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By Andrea Mitchell

VIENNA, Austria — A deal with Iran described as "transformational" was coming together overnight Monday, senior Western officials told NBC News. It was expected to be announced early Tuesday.

State Department Spokeswoman Marie Harf confirmed in a tweet Tuesday that the so-called P5 + 1 members and Iran would hold a final plenary session at 10:30 a.m. local time (4:30 a.m. ET) followed by a news conference.

Citing a senior diplomat, The Associated Press reported early Tuesday that the final obstacles had been cleared and that a deal had been reached. NBC News could not immediately independently confirm that report.

Late Monday, drafts of an agreement were already being studied in Washington and other capitals, the officials said on the 17th day of negotiations toward a deal that could lift crippling sanctions against Tehran in exchange for curbs on its nuclear program.

Secretary of State John Kerry, who returned to the Coburg Palace for more talks with European Union leaders, was described as upbeat.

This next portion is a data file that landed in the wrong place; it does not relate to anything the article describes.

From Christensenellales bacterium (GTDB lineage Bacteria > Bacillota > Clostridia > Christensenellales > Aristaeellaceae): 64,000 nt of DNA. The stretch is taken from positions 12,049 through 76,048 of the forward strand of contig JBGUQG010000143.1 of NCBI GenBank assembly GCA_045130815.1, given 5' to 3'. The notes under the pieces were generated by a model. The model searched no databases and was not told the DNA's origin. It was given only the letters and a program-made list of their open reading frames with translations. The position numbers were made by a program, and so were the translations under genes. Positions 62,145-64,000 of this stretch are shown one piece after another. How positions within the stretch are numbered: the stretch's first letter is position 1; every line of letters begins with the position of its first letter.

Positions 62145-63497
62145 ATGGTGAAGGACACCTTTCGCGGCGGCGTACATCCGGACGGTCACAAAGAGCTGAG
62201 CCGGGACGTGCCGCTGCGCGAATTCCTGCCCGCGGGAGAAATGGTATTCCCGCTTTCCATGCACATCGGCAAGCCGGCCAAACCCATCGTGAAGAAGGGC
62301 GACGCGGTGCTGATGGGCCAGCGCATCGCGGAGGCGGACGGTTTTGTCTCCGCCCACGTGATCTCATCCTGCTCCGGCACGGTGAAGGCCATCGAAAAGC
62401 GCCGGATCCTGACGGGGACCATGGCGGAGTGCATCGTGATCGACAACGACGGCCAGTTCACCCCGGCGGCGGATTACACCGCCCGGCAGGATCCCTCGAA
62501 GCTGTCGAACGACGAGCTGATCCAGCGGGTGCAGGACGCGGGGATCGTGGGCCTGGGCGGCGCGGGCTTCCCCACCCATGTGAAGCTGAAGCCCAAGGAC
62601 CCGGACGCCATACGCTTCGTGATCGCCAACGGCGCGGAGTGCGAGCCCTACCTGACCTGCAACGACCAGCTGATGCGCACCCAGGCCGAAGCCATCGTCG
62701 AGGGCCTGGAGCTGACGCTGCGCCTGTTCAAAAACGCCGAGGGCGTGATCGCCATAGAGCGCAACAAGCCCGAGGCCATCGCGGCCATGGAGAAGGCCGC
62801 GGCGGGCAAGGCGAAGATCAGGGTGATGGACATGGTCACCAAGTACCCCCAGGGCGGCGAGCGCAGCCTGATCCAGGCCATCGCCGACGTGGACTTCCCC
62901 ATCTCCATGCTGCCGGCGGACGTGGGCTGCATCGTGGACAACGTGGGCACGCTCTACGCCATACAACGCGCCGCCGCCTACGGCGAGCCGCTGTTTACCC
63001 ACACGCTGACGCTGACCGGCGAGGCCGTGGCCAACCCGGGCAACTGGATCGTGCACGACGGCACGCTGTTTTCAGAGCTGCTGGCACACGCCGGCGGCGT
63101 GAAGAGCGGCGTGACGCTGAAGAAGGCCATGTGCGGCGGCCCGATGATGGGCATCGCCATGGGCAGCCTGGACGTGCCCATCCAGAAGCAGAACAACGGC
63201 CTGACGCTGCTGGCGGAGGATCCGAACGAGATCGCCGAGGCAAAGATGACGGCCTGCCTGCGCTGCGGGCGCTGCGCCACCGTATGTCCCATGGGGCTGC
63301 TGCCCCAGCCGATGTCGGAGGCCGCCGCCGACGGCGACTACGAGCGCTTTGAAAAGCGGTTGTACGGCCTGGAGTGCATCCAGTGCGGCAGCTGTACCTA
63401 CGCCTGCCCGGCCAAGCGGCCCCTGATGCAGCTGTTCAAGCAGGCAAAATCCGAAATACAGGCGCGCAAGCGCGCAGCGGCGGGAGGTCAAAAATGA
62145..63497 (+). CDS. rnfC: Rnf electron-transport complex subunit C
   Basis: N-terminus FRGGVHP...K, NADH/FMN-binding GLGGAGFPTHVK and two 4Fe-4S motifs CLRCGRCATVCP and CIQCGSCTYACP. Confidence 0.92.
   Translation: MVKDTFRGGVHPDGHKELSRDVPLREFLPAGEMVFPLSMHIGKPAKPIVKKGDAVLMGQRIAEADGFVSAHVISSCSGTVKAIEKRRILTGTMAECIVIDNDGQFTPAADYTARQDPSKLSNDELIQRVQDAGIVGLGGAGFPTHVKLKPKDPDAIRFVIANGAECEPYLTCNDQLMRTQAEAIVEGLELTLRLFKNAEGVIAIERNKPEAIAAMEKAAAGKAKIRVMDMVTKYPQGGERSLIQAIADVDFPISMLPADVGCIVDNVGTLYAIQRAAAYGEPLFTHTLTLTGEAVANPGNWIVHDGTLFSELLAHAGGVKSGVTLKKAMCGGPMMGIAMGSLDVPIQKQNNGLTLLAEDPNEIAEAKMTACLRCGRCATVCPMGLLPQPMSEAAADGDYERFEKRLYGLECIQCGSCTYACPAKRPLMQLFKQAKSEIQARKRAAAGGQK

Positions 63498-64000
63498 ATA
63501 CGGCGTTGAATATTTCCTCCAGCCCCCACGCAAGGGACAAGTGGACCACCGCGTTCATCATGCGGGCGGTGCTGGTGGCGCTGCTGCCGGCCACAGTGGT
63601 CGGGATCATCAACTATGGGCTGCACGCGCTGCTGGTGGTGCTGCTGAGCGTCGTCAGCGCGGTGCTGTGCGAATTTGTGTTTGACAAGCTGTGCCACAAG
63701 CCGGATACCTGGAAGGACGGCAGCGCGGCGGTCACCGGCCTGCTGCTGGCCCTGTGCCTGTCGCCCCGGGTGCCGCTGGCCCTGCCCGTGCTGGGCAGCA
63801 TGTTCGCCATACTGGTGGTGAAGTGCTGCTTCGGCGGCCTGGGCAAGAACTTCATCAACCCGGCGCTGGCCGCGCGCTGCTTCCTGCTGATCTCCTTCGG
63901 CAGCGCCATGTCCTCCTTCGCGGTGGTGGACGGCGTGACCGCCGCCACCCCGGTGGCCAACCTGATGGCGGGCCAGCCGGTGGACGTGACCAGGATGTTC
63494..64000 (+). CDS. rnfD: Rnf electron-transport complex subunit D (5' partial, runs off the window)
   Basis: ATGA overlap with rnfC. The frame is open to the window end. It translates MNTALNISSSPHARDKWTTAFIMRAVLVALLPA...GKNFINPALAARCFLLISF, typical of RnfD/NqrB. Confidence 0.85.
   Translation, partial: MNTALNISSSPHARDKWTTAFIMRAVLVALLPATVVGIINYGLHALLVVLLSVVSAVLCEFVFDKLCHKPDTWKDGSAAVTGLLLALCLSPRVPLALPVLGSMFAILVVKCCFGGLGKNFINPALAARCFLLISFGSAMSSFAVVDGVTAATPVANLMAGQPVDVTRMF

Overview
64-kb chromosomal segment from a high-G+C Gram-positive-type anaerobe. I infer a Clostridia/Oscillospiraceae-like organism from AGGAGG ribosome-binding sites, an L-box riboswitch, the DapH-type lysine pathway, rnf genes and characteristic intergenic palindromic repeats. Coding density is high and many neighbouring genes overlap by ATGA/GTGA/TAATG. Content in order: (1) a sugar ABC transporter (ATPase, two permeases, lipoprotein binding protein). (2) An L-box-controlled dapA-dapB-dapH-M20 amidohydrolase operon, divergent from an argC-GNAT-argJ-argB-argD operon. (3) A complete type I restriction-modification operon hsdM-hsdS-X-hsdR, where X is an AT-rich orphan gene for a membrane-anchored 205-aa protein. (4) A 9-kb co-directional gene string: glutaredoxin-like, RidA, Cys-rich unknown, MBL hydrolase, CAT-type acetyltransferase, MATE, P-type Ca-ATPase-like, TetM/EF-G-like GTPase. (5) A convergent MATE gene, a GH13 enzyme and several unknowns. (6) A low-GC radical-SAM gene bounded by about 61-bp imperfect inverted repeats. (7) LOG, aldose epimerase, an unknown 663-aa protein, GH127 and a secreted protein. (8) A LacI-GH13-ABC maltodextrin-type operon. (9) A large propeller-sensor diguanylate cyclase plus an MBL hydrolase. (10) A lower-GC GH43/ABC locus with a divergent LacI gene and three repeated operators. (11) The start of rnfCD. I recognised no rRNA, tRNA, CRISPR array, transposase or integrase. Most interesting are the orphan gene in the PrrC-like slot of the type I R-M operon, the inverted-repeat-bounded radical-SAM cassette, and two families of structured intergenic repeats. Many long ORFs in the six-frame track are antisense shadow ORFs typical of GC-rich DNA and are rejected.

Among the remaining sticking points were whether to lift a U.N. arms embargo — and if so, when — and how much Tehran should have to account for past suspected nuclear activity.

There was also a last-minute dispute over how much advanced nuclear research Iran would be able to conduct at the end of deal, at least a decade from now.

Any deal would face skepticism from Congress and would likely need a strong sales campaign from the White House.

"The parts of the deal are there," a senior official from one of the six powers in talks with Iran told Reuters. "We still need to put the finishing touches together‎. All sides have to decide now. It's time to say, 'Yes.'"

During the White House briefing, press secretary Josh Earnest told reporters that the interim deal will remain in place should a deal not be reached Monday.

Earnest said the team in Vienna had made "genuine progress," especially in the last week, and that the negotiators will remain as long as the talks remain useful.

The Associated Press and Reuters contributed.